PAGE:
It does bring to mind an episode of "Northern Exposure" from many years ago, where one character had a hat with a full spectrum light on it. I have a full spectrum light right beside my computer and my overhead lights are full spectrum too. (love them!) Maybe all I need to be more productive during our dark winter months, is a light attached to my ball cap.

Hmmm, might spook the horses though.

Of course, they are Tekes, so maybe not.

Friday, November 12, 2010

Coming Home from the WEG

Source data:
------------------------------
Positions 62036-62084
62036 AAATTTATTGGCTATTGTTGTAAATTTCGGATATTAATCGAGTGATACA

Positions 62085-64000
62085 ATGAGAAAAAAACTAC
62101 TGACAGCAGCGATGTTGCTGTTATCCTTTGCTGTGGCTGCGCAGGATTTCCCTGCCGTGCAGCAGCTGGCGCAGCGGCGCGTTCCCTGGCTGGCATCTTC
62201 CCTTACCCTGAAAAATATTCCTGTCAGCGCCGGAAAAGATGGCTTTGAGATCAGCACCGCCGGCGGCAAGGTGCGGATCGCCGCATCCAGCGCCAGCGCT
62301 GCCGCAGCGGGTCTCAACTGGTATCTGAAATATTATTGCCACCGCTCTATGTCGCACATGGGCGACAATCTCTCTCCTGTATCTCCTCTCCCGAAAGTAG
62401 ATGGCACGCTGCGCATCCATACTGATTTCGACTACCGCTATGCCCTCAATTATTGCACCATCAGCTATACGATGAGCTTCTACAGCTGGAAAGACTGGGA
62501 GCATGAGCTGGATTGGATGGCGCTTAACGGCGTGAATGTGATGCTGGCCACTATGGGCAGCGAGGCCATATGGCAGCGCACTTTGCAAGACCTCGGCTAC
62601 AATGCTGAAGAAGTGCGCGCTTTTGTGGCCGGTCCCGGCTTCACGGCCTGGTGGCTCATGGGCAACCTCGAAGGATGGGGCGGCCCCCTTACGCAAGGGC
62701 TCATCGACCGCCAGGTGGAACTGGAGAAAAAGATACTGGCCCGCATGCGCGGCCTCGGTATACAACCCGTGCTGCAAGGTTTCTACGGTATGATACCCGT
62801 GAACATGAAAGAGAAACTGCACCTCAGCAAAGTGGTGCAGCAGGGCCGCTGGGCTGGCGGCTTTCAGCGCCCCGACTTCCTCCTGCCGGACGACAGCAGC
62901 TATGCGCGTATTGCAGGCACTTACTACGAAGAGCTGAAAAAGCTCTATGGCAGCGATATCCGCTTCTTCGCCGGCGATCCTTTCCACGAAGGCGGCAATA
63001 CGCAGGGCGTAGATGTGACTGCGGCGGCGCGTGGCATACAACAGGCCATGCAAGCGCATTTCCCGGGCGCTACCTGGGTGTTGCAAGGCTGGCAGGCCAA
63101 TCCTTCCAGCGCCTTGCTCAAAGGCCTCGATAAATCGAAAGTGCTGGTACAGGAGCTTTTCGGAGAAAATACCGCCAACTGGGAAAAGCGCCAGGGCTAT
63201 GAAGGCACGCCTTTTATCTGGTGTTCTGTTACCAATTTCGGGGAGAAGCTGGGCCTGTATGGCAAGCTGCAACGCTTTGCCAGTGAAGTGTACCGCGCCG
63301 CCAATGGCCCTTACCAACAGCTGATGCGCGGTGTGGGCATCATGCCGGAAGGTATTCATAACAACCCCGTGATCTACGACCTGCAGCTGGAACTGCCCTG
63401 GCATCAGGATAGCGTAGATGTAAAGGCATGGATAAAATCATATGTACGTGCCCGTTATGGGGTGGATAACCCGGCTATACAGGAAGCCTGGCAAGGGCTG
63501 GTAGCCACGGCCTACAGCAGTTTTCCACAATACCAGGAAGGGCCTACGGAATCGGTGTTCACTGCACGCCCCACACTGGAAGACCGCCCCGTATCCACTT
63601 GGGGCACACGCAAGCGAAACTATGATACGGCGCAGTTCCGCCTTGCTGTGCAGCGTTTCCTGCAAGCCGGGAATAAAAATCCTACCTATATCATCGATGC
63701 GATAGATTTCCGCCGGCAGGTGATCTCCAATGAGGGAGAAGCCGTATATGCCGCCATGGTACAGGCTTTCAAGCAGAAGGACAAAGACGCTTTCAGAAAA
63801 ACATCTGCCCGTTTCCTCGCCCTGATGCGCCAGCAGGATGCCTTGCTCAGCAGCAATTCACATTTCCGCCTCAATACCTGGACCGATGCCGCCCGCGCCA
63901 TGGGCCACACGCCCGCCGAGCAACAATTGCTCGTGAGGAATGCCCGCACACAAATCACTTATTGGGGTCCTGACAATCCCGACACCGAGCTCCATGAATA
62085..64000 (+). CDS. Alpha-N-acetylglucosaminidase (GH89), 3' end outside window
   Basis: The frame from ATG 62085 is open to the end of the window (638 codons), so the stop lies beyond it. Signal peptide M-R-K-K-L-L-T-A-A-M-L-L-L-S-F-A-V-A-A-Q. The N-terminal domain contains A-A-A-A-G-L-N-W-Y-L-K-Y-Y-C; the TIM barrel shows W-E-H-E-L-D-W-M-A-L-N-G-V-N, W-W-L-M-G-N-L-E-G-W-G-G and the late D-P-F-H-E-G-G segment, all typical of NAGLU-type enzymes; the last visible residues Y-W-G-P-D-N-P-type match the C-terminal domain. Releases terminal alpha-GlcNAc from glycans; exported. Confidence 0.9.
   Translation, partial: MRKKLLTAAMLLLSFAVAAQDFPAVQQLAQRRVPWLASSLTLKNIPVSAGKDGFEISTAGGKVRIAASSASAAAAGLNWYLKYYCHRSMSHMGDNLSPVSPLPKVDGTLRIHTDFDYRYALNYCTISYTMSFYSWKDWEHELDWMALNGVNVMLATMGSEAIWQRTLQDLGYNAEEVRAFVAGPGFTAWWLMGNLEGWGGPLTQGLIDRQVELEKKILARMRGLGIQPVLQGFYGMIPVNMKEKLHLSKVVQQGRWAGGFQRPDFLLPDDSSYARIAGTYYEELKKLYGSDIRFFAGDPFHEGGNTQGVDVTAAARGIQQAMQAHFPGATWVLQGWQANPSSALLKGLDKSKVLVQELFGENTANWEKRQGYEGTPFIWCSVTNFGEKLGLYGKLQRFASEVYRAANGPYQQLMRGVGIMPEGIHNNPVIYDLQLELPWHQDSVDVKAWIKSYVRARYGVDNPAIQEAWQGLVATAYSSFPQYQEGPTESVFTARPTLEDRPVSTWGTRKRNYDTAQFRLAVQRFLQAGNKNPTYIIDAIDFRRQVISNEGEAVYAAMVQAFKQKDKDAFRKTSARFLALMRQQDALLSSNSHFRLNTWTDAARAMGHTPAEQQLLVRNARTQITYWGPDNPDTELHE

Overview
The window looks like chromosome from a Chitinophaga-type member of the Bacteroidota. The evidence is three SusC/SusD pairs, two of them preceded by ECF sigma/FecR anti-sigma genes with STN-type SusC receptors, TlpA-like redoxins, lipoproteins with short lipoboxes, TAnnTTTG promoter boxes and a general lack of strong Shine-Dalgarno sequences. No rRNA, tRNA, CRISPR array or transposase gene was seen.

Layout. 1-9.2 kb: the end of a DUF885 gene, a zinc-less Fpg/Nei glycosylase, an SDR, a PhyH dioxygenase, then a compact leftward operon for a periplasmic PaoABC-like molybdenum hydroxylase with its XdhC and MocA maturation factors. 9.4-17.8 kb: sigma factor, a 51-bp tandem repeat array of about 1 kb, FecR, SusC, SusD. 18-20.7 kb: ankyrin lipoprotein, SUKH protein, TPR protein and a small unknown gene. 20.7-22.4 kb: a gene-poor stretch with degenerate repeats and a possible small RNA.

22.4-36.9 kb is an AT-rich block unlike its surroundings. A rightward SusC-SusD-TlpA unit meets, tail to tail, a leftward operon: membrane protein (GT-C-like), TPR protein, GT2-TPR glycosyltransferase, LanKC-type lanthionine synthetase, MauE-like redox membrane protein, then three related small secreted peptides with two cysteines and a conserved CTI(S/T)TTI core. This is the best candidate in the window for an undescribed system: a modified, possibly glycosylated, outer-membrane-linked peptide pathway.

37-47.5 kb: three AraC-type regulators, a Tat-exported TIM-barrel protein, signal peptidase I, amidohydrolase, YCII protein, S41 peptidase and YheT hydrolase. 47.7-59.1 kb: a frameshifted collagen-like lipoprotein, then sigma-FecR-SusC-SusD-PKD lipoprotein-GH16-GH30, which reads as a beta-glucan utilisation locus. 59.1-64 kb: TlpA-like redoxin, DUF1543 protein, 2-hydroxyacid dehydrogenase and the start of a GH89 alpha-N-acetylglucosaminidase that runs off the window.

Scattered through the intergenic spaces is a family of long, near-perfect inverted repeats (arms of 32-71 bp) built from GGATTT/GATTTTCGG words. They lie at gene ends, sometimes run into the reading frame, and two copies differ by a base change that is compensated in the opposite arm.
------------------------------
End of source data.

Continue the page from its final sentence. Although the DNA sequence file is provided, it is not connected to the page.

I had packed up a lot of the booth stuff on Sunday, so Monday morning, Cindy's (our hostess in Lexington) boyfriend Dennis, came and helped me finish packing and load up. Thank goodness for helpers, as it would have taken me much, MUCH longer to get everything squared away. I hugged our neighbors (make sure to watch "The Greening of Whitney Brown" when it comes out) and headed back to Cindy and Dennis'. They were great hosts - I was there the entire time, plus setup (so 19 days?), and they had people coming and going the entire time. Cindy was 'ground zero' for horses and people coming in for the International Equestrian Festival, that took place in downtown Lexington. We had Tekes and Teke people coming and going from October 3rd to the 10th, which is when the IEF took place. It was great fun to see OPH (other people's horses) and get to chat with people I usually only talk to via email or phone. We didn't get to visit nearly as much as I would have hoped, as I was alone most of the second week and off to the booth around 8 in the morning, getting back at 6 or 7 pm. Tatiana Ryabova, Tito and Natasha Pontecorvo, Milena Stoszek and some other people came by the booth the last Saturday night. Tatiana gave a talk during the day on Saturday and did an inspection at Cindy's on Sunday. Unfortunately, I missed both, as I was at the booth, promoting our horses.